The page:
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NY Times Exposes Wall Street-Washington Revolving Door

Posted by Larry Doyle on February 3, 2014 9:41 AM |

There are very few issues in our nation today that can generate such a uniformly vehement reaction as the practices encompassed within the Wall Street-Washington revolving door.

The American public may often be duped by those politicians and lobbyists well schooled in the art of working backroom deals, but the blatant elitist crony style behaviors captured in yesterday’s New York Times article, Law Doesn’t End Revolving Door on Capitol Hill, should surprise nobody.

Laws written that would appear to mitigate the effect of influence peddling only to allow the cronies to navigate through easily drafted loopholes might seem to be the stuff of third world banana republics but are now standard operating procedure within a world unto itself, aka Washington DC.

The American public gets this as evidenced by the 175 overwhelmingly derisive comments generated by that article. 

Having reviewed all of the comments, I believe there was only one that was accepting of the corrosive, corruptible status quo. The comments also confirm the fact, as recently laid out to me by an individual who runs an online “get out the vote” initiative, that right now the American public truly hates Washington and has little regard for Wall Street.

The issues connected to the revolving door are the ultimate in bipartisan politics. What sort of characters are we talking about who work their way through the revolving door? As evidenced in the article:

The rules allowed Mr. Lavender to join a behind-the-scenes effort to help JPMorgan avoid having to testify at a House hearing in 2012. The hearing focused on the collapse of MF Global, a major New York brokerage firm that was one of JPMorgan’s clients.

On a conference call with fellow lobbyists, one person briefed on the call recalled, Mr. Lavender took aim at the former colleagues who wanted to force JPMorgan executives to testify. The person briefed on the call, who spoke on the condition of anonymity, said that Mr. Lavender remarked about his former colleagues: “I should have fired them when I had the chance.”

That’s American business and politics circa 2014. Where is our modern day Ferdinand Pecora, he who exposed the crony corruption leading to the crash of 1929, when we need him?

So if transparency is the great disinfectant, the stench that is building on the other side of the revolving door is so overpowering that it is eroding the very foundation of our national fabric.

How might this ever change? To think that those lining their own pockets and engaged in associated practices will address the revolving door in private is naive. What then shall we do? A number of things but, in my opinion, the onus is truly on the media and the public to create overwhelming pressure so as to expose the people and practices involved. Who is doing just that? A bipartisan grassroots organization known as Represent.Us.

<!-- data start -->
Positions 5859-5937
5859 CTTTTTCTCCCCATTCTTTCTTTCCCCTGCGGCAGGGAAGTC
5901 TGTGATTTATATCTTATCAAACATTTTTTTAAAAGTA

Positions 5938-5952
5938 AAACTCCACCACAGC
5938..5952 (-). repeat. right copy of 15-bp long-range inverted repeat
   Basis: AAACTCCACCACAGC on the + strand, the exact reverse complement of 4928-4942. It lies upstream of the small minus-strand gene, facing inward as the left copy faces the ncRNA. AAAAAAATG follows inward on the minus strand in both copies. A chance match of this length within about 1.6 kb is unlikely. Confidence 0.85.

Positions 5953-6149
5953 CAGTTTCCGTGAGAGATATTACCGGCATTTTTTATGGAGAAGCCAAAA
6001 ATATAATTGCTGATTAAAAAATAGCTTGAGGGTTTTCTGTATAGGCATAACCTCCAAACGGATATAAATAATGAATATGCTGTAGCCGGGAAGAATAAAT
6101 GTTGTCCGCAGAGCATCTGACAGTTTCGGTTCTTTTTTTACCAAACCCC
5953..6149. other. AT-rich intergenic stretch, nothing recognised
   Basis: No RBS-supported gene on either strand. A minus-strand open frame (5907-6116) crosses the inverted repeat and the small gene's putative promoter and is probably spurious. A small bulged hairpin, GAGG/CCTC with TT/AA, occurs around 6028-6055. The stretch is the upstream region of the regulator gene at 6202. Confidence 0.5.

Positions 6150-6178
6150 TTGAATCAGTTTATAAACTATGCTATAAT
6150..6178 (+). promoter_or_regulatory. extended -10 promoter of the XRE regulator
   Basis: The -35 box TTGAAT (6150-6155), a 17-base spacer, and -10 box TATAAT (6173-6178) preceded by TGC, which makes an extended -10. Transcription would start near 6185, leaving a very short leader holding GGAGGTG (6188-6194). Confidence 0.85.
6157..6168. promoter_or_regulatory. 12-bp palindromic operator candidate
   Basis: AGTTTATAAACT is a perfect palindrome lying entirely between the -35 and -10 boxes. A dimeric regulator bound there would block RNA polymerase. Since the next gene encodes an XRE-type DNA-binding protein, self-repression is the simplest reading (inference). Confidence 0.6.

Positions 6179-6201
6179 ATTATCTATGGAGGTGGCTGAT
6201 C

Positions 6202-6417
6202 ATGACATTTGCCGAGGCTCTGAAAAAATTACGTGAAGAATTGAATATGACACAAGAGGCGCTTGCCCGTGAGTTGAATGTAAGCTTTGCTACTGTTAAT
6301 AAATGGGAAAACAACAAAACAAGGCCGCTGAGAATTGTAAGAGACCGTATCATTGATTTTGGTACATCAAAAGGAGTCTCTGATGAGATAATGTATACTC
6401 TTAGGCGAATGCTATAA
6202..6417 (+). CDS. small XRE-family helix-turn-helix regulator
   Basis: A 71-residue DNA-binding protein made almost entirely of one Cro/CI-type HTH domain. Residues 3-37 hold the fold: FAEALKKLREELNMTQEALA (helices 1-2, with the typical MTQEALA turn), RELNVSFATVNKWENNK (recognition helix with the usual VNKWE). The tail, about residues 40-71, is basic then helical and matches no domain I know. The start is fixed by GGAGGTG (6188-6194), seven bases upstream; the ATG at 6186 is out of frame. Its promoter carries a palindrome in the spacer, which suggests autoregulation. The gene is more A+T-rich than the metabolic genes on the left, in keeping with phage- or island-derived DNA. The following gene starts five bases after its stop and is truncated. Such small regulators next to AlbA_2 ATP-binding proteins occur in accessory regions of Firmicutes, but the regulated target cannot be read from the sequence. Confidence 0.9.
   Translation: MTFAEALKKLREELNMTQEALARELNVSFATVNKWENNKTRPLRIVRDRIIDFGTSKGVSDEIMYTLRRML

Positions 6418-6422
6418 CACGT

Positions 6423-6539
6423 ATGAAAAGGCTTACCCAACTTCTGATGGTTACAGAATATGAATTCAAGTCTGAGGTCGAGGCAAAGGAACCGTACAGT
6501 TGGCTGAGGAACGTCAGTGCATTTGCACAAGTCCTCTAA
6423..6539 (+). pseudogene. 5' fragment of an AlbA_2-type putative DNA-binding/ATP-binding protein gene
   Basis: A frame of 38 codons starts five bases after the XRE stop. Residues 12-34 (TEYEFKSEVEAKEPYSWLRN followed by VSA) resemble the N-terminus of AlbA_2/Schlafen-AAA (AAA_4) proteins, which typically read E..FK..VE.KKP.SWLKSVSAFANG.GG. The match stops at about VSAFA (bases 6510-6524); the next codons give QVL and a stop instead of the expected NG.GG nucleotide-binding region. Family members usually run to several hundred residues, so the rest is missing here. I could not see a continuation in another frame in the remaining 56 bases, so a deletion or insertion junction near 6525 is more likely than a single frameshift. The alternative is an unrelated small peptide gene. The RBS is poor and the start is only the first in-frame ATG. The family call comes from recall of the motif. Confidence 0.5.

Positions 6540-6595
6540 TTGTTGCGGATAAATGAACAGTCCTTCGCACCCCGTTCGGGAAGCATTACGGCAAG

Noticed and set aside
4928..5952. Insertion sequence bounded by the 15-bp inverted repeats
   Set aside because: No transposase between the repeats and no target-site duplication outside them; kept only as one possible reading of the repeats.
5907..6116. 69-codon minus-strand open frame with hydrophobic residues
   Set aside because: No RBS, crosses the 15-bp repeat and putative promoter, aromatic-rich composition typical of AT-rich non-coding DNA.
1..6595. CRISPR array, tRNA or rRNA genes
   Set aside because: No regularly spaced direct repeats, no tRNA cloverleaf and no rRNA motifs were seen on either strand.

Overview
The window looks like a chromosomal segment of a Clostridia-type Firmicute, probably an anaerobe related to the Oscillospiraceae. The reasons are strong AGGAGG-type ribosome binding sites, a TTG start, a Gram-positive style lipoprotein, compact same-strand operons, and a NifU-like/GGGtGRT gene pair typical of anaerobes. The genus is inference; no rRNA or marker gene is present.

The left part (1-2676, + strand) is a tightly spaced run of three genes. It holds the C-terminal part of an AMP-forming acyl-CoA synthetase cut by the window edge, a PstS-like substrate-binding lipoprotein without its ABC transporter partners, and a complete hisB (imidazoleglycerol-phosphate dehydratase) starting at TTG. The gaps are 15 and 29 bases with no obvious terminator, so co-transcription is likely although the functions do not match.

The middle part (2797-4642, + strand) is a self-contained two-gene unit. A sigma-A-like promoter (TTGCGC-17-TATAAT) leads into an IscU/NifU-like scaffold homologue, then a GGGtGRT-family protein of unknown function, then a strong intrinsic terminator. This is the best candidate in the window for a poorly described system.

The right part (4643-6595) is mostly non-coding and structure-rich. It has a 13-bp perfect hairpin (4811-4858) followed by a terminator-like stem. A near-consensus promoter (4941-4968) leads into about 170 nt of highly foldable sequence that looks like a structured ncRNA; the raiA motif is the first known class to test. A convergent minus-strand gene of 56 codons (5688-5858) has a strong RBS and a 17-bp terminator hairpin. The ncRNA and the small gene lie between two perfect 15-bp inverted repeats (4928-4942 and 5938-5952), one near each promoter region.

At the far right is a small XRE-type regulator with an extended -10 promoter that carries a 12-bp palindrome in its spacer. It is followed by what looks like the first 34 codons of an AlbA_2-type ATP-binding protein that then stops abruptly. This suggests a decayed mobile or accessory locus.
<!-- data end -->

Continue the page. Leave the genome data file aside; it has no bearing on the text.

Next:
Just as 60 Minutes did an embarrassing expose on the practice of insider trading atop Capitol Hill, those working at Represent.Us are similarly engaged in bringing political corruption into the public arena. Only after the issues and individuals are fully exposed might we then start to promote and demand true reform without loopholes.

As a start, these reforms should include an Office of Whistleblower Protection so that corruption is exposed. Beyond that, I also believe we need a privately staffed and run Financial Regulatory Review Board that would bring real accountability to our financial cops, transparency to our legislators, and closure to this revolving door once and for all. Ultimately, though, our nation needs a constitutional amendment so as to overturn the Citizens United decision and bring about meaningful campaign finance reform.

What do you think?

Larry Doyle

Please order a copy of my book, In Bed with Wall Street: The Conspiracy Crippling Our Global Economy.

For those reading this via a syndicated outlet or receiving it via e-mail or another delivery, please visit the blog to comment on this piece of ‘sense on cents.’

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The opinions expressed are my own. I am a proponent of real transparency within our markets so that investor confidence and investor protection can be achieved.

  • Cliff Forbes

    There should be a prohibition on any former member of Congress or the executive branch engaging in any sort of lobbying for at least five years after leaving office, for a starter. If they cry about how it limits their options, well, they can just refrain from running for office or working in the exec, branch.






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